This week, we’d like to share with you some of the work going on in our classrooms. Lower School students’ work in Social Studies is the starting point for project-based learning, helps to form classroom culture as students learn to respect and admire other people and places, and serves as an integration point for other subjects. Our blog today comes from Second Grade Teacher, Amanda Smith!
In Second Grade Social Studies, students focus on our city, what it’s like now, and how it came to be. We begin by exploring the five boroughs, what makes them unique, and how they contribute to our city as a whole. Second Grade is the first time that students “move through time”, incorporating history into their social studies work, so solidifying their understanding of the current landscape is an integral part in understanding how our city has grown and changed.
We began our study developing an understanding of mapmaking and construction. The students examined a variety of maps, searching for locations provided by the map key. Then students received a copy of a white map of New York City. While receiving clues, such as, “This is the most southern island of New York City,” students identified each borough and created a color-coded map and key. They also discovered places outside of New York City that were easy to travel to, New Jersey, Westchester, and Long Island.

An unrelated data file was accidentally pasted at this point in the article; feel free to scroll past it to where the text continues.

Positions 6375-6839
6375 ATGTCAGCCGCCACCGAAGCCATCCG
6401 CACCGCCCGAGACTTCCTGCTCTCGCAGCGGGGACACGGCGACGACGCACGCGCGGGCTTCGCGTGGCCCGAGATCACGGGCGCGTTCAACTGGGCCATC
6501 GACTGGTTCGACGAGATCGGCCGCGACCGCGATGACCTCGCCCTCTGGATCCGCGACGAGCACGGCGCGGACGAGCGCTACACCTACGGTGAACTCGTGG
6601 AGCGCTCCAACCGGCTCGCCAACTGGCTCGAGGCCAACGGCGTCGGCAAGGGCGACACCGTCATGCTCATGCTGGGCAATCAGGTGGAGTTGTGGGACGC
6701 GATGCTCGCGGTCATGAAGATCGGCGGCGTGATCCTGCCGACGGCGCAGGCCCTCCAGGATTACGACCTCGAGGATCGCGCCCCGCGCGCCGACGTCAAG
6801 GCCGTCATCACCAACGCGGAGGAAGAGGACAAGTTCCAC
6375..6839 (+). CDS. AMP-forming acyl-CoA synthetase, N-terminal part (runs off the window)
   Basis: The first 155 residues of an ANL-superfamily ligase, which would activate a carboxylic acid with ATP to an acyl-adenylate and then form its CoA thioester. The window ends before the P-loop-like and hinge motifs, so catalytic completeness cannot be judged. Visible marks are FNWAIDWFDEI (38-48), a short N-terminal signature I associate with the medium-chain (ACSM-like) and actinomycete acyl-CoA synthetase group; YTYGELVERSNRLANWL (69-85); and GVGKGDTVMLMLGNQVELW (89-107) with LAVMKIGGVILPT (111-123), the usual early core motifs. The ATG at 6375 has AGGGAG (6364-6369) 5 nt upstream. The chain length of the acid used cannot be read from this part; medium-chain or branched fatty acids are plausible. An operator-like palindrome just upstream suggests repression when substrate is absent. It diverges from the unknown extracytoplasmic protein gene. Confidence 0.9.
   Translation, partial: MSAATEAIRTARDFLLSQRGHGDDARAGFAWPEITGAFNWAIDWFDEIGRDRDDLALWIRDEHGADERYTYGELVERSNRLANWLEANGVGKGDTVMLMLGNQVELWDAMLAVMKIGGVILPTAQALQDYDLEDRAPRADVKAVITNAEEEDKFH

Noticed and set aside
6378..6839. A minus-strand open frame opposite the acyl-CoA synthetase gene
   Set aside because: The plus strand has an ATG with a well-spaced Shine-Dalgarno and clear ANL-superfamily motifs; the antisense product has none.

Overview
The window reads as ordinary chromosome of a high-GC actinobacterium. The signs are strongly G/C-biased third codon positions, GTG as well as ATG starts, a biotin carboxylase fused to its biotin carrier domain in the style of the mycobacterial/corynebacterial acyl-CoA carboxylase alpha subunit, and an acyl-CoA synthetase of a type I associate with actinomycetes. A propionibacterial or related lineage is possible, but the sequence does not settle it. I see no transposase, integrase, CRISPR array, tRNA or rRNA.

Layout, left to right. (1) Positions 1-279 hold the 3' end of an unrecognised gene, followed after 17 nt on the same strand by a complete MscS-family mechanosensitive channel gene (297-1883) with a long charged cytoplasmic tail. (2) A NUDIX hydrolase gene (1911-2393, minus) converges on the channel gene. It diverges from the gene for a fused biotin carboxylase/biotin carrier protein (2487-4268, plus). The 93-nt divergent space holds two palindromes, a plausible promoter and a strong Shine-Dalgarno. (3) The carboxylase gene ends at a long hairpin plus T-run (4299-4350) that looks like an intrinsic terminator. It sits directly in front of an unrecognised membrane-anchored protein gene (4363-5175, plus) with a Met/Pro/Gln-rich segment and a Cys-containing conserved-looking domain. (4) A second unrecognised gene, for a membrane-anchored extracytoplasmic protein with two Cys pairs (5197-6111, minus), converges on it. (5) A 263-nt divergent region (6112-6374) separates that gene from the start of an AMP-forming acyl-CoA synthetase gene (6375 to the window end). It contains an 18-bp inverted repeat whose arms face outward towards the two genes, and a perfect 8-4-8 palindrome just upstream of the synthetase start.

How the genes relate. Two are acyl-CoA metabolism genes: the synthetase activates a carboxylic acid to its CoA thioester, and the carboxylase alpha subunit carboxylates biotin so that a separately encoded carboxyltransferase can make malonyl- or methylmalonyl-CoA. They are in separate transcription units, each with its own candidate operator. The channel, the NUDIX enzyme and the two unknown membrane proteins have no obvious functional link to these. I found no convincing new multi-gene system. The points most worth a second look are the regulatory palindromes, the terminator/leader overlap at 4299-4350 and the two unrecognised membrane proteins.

Other subjects are integrated into our social studies work, for example in integrated science we studied compasses and orienteering. Students learned that compasses work because of magnetic force and that the earth generates a magnetic field that allows compasses to point north. Then we headed to McCarren Park to try out compasses for ourselves. Students identified the cardinal and ordinal directions, and then followed a series of compass directions to “find their way home”!
As we continue to study each borough, our classroom begins to grow and change. For our walls, the students worked on a New York City map. The first piece was creating the boroughs by tracing and cutting, as well as creating labels, a compass, and a key. As we move to studying the difference between boroughs and neighborhoods, students will create a more detailed map, featuring landmarks, and other distinguishing details of our city.
Currently, our researchers are working in pairs to create a 3-dimensional map of northern Staten Island, southern Manhattan, and New York Harbor. Each pair is working on constructing a different landmark or mode of transportation that can be found there. After reading, they’ve highlighted important information, took careful observations of photographs, and “shopped” the MakerSpace for different items they could use to build their models. Soon, we’ll head to Staten Island on our first field trip. We’ll take the Staten Island Ferry and this will allow students to see the different landmarks they are modeling in person!